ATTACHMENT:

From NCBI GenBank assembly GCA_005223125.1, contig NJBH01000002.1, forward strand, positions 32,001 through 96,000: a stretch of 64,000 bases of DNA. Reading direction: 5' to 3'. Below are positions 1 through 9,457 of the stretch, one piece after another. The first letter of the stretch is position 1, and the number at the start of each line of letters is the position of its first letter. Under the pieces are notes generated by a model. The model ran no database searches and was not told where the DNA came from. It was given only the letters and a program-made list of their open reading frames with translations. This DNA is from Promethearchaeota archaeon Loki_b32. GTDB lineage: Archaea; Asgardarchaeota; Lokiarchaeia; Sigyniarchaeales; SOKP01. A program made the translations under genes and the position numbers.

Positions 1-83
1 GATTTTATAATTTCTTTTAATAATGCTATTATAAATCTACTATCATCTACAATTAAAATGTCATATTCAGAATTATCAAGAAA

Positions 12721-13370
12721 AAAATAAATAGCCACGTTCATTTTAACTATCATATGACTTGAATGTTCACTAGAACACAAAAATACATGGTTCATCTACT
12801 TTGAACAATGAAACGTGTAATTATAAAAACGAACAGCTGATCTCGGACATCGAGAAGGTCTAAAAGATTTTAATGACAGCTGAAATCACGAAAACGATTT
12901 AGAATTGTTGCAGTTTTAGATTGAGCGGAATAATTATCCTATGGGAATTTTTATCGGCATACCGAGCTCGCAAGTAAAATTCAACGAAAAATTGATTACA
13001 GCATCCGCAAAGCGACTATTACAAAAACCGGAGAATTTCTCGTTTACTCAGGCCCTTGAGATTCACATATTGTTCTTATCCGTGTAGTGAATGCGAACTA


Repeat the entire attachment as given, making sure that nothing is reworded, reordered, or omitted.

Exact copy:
From NCBI GenBank assembly GCA_005223125.1, contig NJBH01000002.1, forward strand, positions 32,001 through 96,000: a stretch of 64,000 bases of DNA. Reading direction: 5' to 3'. Below are positions 1 through 9,457 of the stretch, one piece after another. The first letter of the stretch is position 1, and the number at the start of each line of letters is the position of its first letter. Under the pieces are notes generated by a model. The model ran no database searches and was not told where the DNA came from. It was given only the letters and a program-made list of their open reading frames with translations. This DNA is from Promethearchaeota archaeon Loki_b32. GTDB lineage: Archaea; Asgardarchaeota; Lokiarchaeia; Sigyniarchaeales; SOKP01. A program made the translations under genes and the position numbers.

Positions 1-83
1 GATTTTATAATTTCTTTTAATAATGCTATTATAAATCTACTATCATCTACAATTAAAATGTCATATTCAGAATTATCAAGAAA

Positions 12721-13370
12721 AAAATAAATAGCCACGTTCATTTTAACTATCATATGACTTGAATGTTCACTAGAACACAAAAATACATGGTTCATCTACT
12801 TTGAACAATGAAACGTGTAATTATAAAAACGAACAGCTGATCTCGGACATCGAGAAGGTCTAAAAGATTTTAATGACAGCTGAAATCACGAAAACGATTT
12901 AGAATTGTTGCAGTTTTAGATTGAGCGGAATAATTATCCTATGGGAATTTTTATCGGCATACCGAGCTCGCAAGTAAAATTCAACGAAAAATTGATTACA
13001 GCATCCGCAAAGCGACTATTACAAAAACCGGAGAATTTCTCGTTTACTCAGGCCCTTGAGATTCACATATTGTTCTTATCCGTGTAGTGAATGCGAACTA